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Drone crashes through Darling Harbour window, injuring occupant

written by Adam Thorn | January 28, 2021

A 3.5kg drone smashed through a high-rise window in Sydney’s Darling Harbour on 15 January, injuring one occupant inside.

An initial ATSB investigation has revealed the DJI Inspire 2 was conducting aerial photography 10 metres above ground level before the pilot lost control of the device.

It then flew away at “high speed” before shattering the glass that subsequently hurt an unnamed person inside.

The drone, operated CASA-licensed business Sky Monkey, was subsequently destroyed. Owner Kelvin Ong told The Australian he was cooperating with the ATSB.

“The ATSB will interview the pilot, obtain and review recorded flight and controller data, and review the operator’s procedures as part of the investigation,” said the organisation.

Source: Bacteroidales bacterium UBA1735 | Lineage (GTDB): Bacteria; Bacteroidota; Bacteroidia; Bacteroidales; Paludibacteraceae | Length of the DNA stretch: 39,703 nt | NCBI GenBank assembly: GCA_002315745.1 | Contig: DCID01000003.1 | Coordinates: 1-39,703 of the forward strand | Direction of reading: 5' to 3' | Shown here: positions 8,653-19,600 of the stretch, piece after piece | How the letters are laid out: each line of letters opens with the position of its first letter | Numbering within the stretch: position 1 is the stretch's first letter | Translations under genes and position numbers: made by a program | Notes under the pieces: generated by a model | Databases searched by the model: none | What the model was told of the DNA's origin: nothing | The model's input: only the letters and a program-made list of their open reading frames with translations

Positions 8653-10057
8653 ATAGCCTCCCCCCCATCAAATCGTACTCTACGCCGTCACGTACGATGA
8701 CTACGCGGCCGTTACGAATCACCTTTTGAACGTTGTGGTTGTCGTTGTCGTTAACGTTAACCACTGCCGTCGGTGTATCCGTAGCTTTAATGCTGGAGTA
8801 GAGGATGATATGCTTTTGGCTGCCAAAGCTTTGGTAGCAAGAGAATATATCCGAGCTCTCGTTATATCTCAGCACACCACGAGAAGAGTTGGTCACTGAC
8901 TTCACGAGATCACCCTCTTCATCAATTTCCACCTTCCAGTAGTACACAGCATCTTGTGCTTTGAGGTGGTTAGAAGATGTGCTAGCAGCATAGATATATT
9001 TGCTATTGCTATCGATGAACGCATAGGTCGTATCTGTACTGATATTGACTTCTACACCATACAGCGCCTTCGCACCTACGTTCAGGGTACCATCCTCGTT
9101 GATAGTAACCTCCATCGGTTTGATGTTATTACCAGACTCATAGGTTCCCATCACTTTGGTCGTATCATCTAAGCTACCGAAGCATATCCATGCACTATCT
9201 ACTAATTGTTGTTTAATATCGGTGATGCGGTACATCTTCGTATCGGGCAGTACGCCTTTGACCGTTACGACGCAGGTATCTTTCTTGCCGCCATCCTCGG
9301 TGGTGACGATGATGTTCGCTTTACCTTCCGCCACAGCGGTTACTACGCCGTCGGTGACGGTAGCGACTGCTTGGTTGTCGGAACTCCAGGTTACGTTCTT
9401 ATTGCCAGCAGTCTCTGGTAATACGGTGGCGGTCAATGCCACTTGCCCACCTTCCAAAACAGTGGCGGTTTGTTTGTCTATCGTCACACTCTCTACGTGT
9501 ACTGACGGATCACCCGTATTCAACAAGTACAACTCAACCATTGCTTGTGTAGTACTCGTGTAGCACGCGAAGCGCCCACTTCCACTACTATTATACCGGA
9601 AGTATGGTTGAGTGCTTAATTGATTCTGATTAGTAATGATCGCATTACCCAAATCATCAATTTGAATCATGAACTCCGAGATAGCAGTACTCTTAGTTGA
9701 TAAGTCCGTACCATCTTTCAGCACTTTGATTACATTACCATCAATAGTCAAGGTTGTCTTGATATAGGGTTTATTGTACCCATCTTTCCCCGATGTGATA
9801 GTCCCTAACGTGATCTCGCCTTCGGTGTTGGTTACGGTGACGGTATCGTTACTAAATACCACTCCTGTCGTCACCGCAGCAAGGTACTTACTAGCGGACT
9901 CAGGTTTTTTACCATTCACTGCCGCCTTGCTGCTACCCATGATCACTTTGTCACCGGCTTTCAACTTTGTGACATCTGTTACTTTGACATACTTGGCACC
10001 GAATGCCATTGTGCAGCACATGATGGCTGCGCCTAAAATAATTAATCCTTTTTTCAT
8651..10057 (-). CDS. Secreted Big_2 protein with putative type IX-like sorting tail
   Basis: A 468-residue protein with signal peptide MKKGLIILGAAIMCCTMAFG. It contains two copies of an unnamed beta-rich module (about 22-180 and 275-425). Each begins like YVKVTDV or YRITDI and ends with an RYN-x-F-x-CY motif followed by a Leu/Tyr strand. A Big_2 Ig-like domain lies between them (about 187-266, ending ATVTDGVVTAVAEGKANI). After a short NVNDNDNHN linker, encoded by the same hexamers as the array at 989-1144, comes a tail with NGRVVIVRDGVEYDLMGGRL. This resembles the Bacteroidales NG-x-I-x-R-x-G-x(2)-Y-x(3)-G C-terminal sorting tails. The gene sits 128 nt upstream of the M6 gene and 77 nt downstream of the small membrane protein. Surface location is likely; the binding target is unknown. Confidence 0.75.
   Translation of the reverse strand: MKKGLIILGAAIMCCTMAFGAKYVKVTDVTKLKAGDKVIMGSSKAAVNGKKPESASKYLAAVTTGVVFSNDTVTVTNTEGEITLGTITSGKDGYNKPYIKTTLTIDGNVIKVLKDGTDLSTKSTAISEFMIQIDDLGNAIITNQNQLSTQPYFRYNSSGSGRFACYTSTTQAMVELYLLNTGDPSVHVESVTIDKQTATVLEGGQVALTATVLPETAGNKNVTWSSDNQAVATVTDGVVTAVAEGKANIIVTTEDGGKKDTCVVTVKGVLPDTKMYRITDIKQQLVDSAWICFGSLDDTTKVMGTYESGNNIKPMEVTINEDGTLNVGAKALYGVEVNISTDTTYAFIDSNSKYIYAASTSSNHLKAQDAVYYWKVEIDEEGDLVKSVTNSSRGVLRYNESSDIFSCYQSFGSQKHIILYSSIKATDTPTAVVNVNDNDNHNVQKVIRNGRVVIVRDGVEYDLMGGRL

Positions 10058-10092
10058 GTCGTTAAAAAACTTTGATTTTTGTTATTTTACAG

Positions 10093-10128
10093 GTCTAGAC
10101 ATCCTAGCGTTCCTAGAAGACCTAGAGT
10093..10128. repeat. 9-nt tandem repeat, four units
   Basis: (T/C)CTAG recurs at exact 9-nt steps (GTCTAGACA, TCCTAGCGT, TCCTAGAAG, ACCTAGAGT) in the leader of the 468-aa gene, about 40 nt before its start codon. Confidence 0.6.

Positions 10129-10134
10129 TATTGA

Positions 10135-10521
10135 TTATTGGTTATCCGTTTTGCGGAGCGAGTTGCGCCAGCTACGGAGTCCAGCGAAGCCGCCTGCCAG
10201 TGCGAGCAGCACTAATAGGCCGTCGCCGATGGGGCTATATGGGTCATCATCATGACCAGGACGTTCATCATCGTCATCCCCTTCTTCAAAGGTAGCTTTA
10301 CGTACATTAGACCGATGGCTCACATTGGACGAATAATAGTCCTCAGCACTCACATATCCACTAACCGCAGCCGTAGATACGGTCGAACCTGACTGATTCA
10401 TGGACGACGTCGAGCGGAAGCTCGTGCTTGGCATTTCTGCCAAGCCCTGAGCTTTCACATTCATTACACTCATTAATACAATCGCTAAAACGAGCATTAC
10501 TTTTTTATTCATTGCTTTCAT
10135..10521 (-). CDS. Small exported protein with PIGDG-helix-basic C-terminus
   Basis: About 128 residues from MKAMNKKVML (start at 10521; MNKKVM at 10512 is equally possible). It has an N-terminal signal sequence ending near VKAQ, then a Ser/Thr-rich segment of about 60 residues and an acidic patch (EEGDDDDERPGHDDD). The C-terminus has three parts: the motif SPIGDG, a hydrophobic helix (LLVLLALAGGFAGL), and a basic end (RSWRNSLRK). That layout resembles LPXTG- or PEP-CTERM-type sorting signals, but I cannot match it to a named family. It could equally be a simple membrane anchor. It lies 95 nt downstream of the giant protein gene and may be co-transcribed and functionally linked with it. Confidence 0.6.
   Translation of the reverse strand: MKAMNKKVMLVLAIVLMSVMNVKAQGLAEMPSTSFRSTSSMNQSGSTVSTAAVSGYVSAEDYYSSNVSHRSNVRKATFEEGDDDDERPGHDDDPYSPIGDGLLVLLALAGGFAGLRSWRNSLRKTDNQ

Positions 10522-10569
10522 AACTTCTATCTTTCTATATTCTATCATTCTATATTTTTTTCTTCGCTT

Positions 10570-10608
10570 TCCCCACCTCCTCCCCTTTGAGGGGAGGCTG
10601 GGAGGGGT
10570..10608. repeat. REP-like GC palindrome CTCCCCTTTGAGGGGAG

“A report will be released at the conclusion of the investigation, however, should a critical safety issue be identified the ATSB will immediately notify relevant parties so appropriate action can be taken.”

The incident is one of the most-high profile recorded by the ATSB in recent times.

It comes after Australian Aviation exclusively revealed last year how the number of ‘near encounters’ between drones and manned aircraft doubled in three years.

Figures released by the ATSB showed there were 194 such occurrences in 2019, up from just 87 in 2016.

The rise in reported cases is likely due to the explosion in drone ownership, with the Australian Transport Safety Bureau now estimating there are at least 50,000, and possibly hundreds of thousands, of remote piloted crafts in Australia.

Between 2010 and the end of 2019, there were 628 so-called near encounters, 538 of which involved planes and 85 helicopters.

Fortunately, only one of that larger number involved what the ATSB term a “serious incident”, which is an occurrence that has a high probability of becoming an accident.

The news was contained in a comprehensive ATSB report looking at all types of accidents over the last decade.

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